Editing Photos: A VSCO Overview

If you are not subscribed to Creative Cloud, a great alternative is VSCO. VSCO has an abundance of filters and editing tools that are similar to Lightroom. You can use this app for free, or you can use upgrade for a paid subscription (running at $19.99/yr) that features their full library of filters. If you already have a VSCO account, their blog already features plenty of tutorials and inspiration. However if you’re a beginner in the photo editing game, this post could be of use.



Whether you have the full library or not, when you begin to edit a photo, you will be faced with different preset values. It can be especially overwhelming with the amount of choices you’re given, but thankfully you’re able to set your favorites. VSCO also has a neat filter system that gives you recommendations for the photo, and distinguishes between different categories: cool, warm, nature, and so on. You can adjust the strength of your chosen preset, so the photo can look as natural or edited as you’d like.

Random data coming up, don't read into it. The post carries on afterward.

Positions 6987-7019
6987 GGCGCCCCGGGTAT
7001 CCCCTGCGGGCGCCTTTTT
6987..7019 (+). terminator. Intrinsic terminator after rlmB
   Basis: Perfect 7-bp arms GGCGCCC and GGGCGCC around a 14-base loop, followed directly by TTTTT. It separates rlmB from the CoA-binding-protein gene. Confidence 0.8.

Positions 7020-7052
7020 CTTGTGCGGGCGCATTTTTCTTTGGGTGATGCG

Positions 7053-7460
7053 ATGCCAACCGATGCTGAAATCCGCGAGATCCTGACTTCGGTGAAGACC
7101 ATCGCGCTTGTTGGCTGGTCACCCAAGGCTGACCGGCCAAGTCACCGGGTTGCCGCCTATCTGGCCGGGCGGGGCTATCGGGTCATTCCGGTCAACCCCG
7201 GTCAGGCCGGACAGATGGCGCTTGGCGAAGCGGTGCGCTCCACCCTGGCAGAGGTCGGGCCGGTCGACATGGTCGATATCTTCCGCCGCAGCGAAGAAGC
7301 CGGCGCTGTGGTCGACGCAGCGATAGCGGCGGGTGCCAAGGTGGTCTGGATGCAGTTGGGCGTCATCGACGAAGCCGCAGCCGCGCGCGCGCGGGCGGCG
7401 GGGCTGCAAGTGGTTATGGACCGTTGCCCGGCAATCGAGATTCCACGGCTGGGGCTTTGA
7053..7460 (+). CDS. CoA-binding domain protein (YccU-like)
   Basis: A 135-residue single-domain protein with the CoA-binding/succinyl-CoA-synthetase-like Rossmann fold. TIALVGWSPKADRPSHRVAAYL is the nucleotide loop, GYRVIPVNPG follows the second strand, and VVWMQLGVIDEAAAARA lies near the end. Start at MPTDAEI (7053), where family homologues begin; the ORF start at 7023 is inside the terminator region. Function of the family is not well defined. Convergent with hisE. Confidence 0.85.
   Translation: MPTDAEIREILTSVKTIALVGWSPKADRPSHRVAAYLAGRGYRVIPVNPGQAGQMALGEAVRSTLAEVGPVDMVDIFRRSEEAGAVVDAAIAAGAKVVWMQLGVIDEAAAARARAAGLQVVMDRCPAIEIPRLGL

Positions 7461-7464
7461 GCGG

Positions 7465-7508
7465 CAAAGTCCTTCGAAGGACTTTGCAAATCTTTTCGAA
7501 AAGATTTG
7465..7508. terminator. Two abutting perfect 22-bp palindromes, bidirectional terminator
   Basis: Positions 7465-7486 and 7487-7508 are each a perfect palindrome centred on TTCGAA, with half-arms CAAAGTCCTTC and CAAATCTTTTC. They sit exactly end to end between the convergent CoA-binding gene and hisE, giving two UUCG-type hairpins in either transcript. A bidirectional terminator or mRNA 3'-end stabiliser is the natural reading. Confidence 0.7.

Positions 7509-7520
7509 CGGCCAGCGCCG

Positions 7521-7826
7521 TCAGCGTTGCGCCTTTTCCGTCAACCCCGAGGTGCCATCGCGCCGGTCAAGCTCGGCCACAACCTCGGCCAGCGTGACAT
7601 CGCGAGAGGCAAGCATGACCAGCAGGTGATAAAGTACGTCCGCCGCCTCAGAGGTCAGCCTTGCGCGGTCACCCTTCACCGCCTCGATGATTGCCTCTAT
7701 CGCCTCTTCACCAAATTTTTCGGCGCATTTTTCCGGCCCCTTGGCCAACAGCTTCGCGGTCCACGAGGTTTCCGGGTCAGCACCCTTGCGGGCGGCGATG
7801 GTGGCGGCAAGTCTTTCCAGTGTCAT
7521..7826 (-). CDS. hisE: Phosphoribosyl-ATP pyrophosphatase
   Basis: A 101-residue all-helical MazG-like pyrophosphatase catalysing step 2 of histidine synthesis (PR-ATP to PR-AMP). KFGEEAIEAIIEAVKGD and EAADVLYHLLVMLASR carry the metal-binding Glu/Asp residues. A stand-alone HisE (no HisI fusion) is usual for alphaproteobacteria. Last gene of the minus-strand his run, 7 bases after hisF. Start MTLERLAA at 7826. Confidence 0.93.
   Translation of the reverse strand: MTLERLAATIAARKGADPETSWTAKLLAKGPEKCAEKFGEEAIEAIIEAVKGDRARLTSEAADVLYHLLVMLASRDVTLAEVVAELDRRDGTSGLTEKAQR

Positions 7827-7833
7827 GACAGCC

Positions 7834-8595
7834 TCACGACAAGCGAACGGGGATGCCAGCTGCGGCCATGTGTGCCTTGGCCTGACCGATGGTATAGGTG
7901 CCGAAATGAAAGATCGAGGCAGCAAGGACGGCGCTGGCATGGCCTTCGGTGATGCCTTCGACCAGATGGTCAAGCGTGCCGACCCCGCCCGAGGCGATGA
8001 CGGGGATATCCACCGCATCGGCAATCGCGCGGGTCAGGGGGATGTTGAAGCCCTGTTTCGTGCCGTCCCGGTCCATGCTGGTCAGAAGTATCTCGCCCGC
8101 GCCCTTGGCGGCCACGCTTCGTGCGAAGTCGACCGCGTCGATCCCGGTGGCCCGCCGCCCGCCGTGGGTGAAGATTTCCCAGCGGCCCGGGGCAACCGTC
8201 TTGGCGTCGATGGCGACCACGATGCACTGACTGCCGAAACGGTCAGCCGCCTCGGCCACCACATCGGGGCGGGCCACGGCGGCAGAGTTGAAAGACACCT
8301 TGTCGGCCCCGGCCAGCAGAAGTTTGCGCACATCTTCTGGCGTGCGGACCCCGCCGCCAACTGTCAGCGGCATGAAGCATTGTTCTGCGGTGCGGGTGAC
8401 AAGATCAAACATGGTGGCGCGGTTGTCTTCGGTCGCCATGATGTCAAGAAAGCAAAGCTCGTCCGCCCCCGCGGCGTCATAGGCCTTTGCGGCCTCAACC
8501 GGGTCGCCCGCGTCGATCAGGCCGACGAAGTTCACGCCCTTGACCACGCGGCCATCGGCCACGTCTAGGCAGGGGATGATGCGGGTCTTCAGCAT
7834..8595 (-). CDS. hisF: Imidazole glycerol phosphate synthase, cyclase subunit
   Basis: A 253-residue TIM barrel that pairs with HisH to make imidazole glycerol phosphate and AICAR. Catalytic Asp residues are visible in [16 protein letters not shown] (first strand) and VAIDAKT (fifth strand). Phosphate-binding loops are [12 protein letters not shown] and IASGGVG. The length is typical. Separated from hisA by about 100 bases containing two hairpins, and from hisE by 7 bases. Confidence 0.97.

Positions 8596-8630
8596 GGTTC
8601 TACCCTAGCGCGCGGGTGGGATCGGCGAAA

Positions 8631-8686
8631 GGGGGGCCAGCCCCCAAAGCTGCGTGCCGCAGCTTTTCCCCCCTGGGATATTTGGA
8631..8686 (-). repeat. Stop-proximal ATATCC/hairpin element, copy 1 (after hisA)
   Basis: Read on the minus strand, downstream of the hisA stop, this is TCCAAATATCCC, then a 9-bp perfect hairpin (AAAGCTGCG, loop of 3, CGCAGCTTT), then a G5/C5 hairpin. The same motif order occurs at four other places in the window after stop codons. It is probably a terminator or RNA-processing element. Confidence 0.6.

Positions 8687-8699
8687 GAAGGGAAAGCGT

Editing tools

In addition to editing the exposure and contrast of your photos, you’re also able to sharpen or add clarity to photos. The ‘adjust’ setting brings you into finding your crops and rotating photos as you see fit. Personally, I enjoy the skew feature, as it allows you to adjust the vertical and horizontal angle of photos.
Following the basic adjustment tools, are the basic color editing tools. You can edit the overall colors with saturation and tones (the highlights and shadows) and the white balance (temperature and tint). The ‘skin tone’ tool is effective for portraits, where you tones can appear more yellow/green, or pink/brown as you adjust on the spectrum.
Adding grain to your photos can create a film and vintage effect. The ‘split tone’ tool allows you to play with the color tints in your highlights and shadows, and ‘HSL’ gives you the ability to target a specific color. You can even add and adjust the border of a photo with their selection of colors.